When did people start believing in ghosts?

This article is from 2021 and may be outdated. We're working on restoring a newer version.

References to spirits and ghosts predate the Bible.

priestWhether or not people believed those were spirits of dead people… That’s another matter.

Historians have documented attempts to release or banish ghosts in ancient Greece.

Earlier accounts of ghosts appear in Mesopotamian records. Search for information about the “gidim.” You may be surprised at the amount of ghost lore before Abrahamic history.

Some translations of gidim suggest malicious, demonic entities. Others, breaking the word into giplus dim, translate it to “shadow person.”

In extant Babylonian lore, many people became ghosts. Noted exceptions included those who died in a fire, and those whose bodies were left to rot in the desert. That may account for the practice of burning corpses or setting them out to rot in elevated locations “closer to the heavens.”

Records from the Epic of Gilgamesh (ca. 15th century BCE) describe the ghostly experiences of Enkidu after his death. In that era, people may have tried to help or appease ancestral ghosts and other spirits.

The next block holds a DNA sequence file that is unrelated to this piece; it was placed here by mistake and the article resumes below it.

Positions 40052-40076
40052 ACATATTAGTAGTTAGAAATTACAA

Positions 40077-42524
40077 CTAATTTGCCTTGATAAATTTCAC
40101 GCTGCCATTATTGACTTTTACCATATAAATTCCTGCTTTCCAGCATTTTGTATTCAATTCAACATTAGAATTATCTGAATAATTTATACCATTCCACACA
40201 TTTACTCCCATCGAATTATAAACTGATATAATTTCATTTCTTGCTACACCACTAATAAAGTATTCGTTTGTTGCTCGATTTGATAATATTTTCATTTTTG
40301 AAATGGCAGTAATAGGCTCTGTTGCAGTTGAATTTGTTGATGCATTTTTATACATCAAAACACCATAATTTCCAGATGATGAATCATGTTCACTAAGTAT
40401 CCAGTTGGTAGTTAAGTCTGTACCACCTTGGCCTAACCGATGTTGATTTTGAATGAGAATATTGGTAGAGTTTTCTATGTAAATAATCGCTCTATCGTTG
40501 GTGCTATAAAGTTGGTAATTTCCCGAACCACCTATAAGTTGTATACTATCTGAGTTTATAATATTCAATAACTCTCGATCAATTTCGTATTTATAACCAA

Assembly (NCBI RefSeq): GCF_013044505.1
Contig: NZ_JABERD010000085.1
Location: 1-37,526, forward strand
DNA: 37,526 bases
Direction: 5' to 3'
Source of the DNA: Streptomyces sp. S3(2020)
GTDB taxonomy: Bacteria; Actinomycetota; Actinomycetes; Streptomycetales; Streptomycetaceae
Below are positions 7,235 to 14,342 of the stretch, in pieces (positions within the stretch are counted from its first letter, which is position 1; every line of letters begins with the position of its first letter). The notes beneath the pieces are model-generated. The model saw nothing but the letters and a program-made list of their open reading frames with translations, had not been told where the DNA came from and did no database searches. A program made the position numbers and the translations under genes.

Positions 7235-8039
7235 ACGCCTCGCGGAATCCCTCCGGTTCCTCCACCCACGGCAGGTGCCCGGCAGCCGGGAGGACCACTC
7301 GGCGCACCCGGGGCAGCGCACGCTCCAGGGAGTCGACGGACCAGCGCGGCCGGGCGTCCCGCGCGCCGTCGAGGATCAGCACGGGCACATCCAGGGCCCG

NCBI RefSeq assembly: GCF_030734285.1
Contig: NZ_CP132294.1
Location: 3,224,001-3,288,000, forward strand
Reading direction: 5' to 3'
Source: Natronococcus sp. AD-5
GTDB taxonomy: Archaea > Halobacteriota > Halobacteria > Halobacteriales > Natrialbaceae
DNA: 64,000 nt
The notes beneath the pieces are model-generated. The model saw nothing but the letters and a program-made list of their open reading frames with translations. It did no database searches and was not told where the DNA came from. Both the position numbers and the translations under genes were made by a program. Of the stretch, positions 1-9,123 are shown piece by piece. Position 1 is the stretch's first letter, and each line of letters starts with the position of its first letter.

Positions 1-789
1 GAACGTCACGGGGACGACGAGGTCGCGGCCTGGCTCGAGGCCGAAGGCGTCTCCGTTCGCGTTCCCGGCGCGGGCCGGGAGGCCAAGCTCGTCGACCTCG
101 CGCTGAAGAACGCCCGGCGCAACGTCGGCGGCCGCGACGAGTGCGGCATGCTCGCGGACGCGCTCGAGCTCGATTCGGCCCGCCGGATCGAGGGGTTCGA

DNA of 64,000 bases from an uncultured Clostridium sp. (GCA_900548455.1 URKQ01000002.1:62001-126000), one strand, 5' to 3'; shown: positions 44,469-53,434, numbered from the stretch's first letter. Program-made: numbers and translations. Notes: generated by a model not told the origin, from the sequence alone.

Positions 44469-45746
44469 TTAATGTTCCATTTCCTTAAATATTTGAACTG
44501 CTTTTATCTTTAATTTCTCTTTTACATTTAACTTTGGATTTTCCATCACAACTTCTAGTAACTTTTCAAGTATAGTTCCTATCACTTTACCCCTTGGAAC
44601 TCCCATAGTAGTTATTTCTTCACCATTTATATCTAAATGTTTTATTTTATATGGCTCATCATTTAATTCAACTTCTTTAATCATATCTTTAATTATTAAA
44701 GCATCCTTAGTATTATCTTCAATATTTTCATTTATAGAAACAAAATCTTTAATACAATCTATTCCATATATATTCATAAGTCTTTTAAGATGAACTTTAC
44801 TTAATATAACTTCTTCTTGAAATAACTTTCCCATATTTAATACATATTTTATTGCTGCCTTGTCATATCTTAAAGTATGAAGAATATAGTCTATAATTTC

For many centuries, the topic of ghosts was controversial and dangerous. People avoided specific references to them. Especially during the most extreme years of the Inquisition, the word “ghost” suggested something demonic. Studying old diaries and correspondence, you may need to read between the lines to recognize hauntings.

We can’t be sure when people began to think of ghosts as we describe them today. However, spirits of the dead may have wandered in this world as far back as recorded history.

Trivia: The Inquisition started in France in the 12th century. The Spanish Inquisition wasn’t outlawed until 1834. The Papal Inquisition was never outlawed. It was called the Supreme Sacred Congregation of the Roman and Universal Inquisition.

In 1965, it became the Sacred Congregation for the Doctrine of the Faith (SCDF). Cardinal Joseph Ratzinger (Pope Benedict XVI) became its prefect.

In 1985, the word “sacred” was dropped from the title.

The organization still exists, and it’s the oldest congregation among the nine in the Roman Curia.


Author: Fiona Broome

Fiona Broome is a paranormal researcher and author. She describes herself as a "blip analyst," since she explores odd "blips" in reality. But mostly, she investigates ghosts and haunted places.